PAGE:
Gordon Brown's government admits that it is faced with a "culture of drunkenness that is out of control".
Higher taxes on alcohol, and a review of 24-hour pub opening, introduced just two years ago, are among the measures being considered to counter what has been described as an "alcohol epidemic".
"In our culture getting drunk is seen as an exciting and status thing to do. We need to try to get away from that," said Liam Donaldson, the government's chief medical officer.
Unlike British youngsters, who often drank even before they went out to pubs and clubs, French teenagers had told him they saw "no point in going out and getting sick", Donaldson, himself a doctor, said in a recent newspaper interview.
But if the problem is bad at home in Britain, where drunken hooligans have turned town centres into no-go areas and hospitals are overwhelmed by alcohol-related admissions, it is magnified when Britons travel abroad.
Surveys have confirmed, time after time, that Britons are the world's "worst tourists" on account of their drunkenness, loud behaviour and "cultural arrogance" when it comes to their ignorance of the host countries' local tongue.
A recent study, Britons Abroad - Great Race or Disgrace, showed that more than 90 percent of respondents believed that Britons "let themselves down as a nation" when they travel.
While drunken behaviour in the resort or on the aeroplane was the most common form of disgrace, public sexual antics, playing loud music on the beach or fighting over sun beds were also listed.
"There is a definite feeling that we let ourselves down in a holiday environment where only friends and relatives know us, acting in ways we wouldn't dream of doing back home," said Andrew Stevens, director of travel researchers Carrentals.
However, the British government, alarmed by the harm done to its reputation by the export of bad manners, has recently stepped up efforts across embassies in Europe to persuade tourists to act responsibly when abroad.
For the first time last year, the Foreign Office exposed the extent of British bad behaviour in a report released in August 2006.
It showed that between April 2004 and March 2005, a total of 1,663 Britons were arrested in Spain, 1,460 in the US and 170 in Greece.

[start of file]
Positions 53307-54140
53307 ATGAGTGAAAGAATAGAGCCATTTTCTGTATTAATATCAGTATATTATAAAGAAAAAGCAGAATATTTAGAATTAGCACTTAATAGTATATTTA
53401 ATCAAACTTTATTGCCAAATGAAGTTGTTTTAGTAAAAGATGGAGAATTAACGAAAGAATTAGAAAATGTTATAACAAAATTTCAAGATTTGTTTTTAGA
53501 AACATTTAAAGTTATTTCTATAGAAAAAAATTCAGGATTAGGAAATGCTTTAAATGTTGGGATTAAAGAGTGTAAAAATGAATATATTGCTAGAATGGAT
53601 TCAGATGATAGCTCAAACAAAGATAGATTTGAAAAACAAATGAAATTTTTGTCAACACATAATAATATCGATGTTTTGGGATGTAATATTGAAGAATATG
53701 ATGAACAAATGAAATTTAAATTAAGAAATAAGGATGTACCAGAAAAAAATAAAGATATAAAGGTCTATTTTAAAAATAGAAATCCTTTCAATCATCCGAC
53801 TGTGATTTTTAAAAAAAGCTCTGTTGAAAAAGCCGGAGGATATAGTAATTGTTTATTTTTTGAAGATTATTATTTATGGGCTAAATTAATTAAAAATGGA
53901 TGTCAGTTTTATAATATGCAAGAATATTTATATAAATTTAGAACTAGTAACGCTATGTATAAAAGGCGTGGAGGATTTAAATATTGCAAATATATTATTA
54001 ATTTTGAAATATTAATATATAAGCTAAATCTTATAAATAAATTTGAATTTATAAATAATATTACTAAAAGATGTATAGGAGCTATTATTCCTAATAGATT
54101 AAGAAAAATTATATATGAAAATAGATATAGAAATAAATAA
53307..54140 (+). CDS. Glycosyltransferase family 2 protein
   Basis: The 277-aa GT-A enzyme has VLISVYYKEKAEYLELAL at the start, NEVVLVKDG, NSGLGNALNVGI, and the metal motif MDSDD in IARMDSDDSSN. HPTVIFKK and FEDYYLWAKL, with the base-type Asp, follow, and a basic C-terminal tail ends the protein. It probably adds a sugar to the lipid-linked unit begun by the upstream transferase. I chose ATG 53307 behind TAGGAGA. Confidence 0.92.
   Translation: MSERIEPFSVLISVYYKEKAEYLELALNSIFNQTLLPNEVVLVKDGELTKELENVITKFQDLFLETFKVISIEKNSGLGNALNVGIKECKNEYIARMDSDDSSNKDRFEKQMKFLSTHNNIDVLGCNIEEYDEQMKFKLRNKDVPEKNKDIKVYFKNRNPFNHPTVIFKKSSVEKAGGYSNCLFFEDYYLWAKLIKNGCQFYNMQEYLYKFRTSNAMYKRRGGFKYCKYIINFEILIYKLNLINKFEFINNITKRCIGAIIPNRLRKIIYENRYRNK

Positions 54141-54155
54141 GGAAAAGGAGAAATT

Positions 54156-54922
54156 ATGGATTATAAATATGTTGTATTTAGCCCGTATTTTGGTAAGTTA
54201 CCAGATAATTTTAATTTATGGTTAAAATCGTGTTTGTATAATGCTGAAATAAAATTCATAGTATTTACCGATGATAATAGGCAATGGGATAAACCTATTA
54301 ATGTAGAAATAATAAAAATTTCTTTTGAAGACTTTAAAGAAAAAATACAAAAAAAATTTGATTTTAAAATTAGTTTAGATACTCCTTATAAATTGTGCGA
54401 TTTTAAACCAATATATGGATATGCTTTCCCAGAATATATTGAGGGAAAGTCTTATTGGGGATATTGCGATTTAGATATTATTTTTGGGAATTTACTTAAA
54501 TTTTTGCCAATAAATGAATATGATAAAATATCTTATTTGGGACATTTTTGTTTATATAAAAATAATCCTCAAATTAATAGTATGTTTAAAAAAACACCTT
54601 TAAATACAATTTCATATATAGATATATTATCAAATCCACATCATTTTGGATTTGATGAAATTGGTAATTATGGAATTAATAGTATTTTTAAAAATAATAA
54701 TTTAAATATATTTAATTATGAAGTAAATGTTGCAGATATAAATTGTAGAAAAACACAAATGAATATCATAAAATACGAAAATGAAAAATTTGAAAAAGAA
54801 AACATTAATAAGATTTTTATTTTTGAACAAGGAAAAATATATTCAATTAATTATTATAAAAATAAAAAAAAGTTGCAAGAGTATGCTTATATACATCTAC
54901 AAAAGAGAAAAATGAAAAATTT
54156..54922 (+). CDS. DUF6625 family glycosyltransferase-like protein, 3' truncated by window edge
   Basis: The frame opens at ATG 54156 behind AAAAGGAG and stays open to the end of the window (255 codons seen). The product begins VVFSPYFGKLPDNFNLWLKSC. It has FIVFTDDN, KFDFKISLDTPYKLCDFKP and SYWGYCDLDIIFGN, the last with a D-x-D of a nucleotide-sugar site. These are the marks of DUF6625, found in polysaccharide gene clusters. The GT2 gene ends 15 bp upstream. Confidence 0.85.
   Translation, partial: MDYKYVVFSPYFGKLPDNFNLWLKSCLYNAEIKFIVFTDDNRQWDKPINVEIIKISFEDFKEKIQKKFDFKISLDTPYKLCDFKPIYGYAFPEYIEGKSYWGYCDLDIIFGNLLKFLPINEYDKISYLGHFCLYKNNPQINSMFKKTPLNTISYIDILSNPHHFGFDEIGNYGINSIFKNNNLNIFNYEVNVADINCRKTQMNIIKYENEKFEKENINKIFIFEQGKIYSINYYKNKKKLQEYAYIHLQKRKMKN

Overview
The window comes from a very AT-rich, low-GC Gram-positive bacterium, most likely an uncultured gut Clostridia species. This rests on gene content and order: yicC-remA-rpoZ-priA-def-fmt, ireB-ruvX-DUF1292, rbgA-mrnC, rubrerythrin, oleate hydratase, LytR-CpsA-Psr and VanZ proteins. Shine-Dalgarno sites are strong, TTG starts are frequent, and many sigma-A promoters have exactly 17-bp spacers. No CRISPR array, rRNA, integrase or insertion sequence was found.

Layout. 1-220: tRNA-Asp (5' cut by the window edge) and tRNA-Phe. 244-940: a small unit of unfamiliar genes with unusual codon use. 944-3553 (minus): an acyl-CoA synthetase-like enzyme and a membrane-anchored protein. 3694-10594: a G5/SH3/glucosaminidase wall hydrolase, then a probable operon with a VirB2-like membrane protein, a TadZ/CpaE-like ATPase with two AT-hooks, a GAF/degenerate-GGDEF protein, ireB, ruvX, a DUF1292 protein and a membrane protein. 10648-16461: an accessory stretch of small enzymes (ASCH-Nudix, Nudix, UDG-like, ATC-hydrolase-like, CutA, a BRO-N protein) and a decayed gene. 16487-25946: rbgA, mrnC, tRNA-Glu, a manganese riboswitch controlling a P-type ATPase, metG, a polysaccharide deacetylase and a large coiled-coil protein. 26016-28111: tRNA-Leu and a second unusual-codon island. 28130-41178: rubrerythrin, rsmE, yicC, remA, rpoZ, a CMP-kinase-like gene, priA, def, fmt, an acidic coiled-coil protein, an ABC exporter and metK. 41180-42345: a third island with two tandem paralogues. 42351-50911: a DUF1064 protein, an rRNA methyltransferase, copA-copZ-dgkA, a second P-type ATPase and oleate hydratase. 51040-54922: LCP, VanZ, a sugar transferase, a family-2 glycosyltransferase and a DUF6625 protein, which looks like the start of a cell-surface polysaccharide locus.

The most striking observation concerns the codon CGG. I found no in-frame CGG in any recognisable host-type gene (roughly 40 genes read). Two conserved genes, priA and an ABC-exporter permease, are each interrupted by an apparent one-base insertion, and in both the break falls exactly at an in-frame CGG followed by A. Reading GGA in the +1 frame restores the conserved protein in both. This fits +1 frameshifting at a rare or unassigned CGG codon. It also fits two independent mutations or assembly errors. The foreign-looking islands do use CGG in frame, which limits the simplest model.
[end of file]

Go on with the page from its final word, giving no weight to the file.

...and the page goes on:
In the period surveyed, Britons lost 4,774 passports in Spain, 1,370 in the US, 1,273 in Germany, 983 in Italy and hundreds more in other countries.
More than 60 percent of travellers had failed to take the precaution of making a photocopy of their passport before going on holiday.
The Foreign Office report said binge drinking was behind much of the trouble, and it hoped that by releasing the figures people would become "more aware of the environment around them" when on holiday.
"Many arrests are due to behaviour caused by excessive drinking. Travellers should know their limit and try not to drink more than at home," it concluded.
The report showed that 41 percent of the 3,000 Britons surveyed admitted to drinking "much more" on holiday than they would at home.
It also estimated that 70 percent of pre-wedding "hen and stag nights" were now taking place abroad, increasing the number of drunken stag-night revellers who turn to British embassies for help with replacing lost passports or tracking down missing companions.
Low-cost flights and the growing popularity of hedonistic holidays in eastern European capitals, as well as the Mediterranean, had led to a sharp increase in party-goers turning to embassies for help.
As a result, those seeking help could soon be asked to pay an hourly charge of more than 80 pounds ($160) for the use of consular services, according to Edward Leigh, a conservative member of parliament who compiled a separate report on the problem of unruly British tourists.
"Consular staff increasingly have to deal with the appalling results of British tourists carousing abroad," said Leigh.
"Where our nationals have landed themselves in trouble as a result of their own irresponsibility, the government should not hesitate to charge them for its services," he added.